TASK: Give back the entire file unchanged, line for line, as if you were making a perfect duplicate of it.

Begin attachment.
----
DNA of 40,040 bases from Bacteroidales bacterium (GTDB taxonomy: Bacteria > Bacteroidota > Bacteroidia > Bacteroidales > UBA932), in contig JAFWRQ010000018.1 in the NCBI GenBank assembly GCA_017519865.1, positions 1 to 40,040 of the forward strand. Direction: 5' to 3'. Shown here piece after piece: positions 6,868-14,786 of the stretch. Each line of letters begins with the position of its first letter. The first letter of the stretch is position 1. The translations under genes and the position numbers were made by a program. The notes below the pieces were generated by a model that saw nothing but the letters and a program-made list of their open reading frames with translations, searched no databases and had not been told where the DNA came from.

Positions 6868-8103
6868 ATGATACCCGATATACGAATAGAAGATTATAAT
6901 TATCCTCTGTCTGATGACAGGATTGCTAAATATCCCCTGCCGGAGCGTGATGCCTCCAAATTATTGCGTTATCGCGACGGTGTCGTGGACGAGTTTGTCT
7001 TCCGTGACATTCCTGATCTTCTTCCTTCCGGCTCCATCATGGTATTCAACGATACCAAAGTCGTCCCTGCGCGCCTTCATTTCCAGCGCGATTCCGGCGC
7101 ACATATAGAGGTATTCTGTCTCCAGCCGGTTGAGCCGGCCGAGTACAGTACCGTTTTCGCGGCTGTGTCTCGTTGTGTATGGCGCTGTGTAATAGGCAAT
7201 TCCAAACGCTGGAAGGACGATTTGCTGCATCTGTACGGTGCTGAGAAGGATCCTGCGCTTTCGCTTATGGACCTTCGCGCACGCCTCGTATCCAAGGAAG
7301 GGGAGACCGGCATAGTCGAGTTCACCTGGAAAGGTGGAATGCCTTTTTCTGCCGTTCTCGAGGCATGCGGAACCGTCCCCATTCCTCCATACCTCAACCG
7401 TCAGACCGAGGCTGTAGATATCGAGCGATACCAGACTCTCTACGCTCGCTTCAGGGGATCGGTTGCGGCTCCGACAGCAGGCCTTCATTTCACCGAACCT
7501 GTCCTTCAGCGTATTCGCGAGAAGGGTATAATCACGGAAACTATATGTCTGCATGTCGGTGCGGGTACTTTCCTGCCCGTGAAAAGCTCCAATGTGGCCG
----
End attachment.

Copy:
DNA of 40,040 bases from Bacteroidales bacterium (GTDB taxonomy: Bacteria > Bacteroidota > Bacteroidia > Bacteroidales > UBA932), in contig JAFWRQ010000018.1 in the NCBI GenBank assembly GCA_017519865.1, positions 1 to 40,040 of the forward strand. Direction: 5' to 3'. Shown here piece after piece: positions 6,868-14,786 of the stretch. Each line of letters begins with the position of its first letter. The first letter of the stretch is position 1. The translations under genes and the position numbers were made by a program. The notes below the pieces were generated by a model that saw nothing but the letters and a program-made list of their open reading frames with translations, searched no databases and had not been told where the DNA came from.

Positions 6868-8103
6868 ATGATACCCGATATACGAATAGAAGATTATAAT
6901 TATCCTCTGTCTGATGACAGGATTGCTAAATATCCCCTGCCGGAGCGTGATGCCTCCAAATTATTGCGTTATCGCGACGGTGTCGTGGACGAGTTTGTCT
7001 TCCGTGACATTCCTGATCTTCTTCCTTCCGGCTCCATCATGGTATTCAACGATACCAAAGTCGTCCCTGCGCGCCTTCATTTCCAGCGCGATTCCGGCGC
7101 ACATATAGAGGTATTCTGTCTCCAGCCGGTTGAGCCGGCCGAGTACAGTACCGTTTTCGCGGCTGTGTCTCGTTGTGTATGGCGCTGTGTAATAGGCAAT
7201 TCCAAACGCTGGAAGGACGATTTGCTGCATCTGTACGGTGCTGAGAAGGATCCTGCGCTTTCGCTTATGGACCTTCGCGCACGCCTCGTATCCAAGGAAG
7301 GGGAGACCGGCATAGTCGAGTTCACCTGGAAAGGTGGAATGCCTTTTTCTGCCGTTCTCGAGGCATGCGGAACCGTCCCCATTCCTCCATACCTCAACCG
7401 TCAGACCGAGGCTGTAGATATCGAGCGATACCAGACTCTCTACGCTCGCTTCAGGGGATCGGTTGCGGCTCCGACAGCAGGCCTTCATTTCACCGAACCT
7501 GTCCTTCAGCGTATTCGCGAGAAGGGTATAATCACGGAAACTATATGTCTGCATGTCGGTGCGGGTACTTTCCTGCCCGTGAAAAGCTCCAATGTGGCCG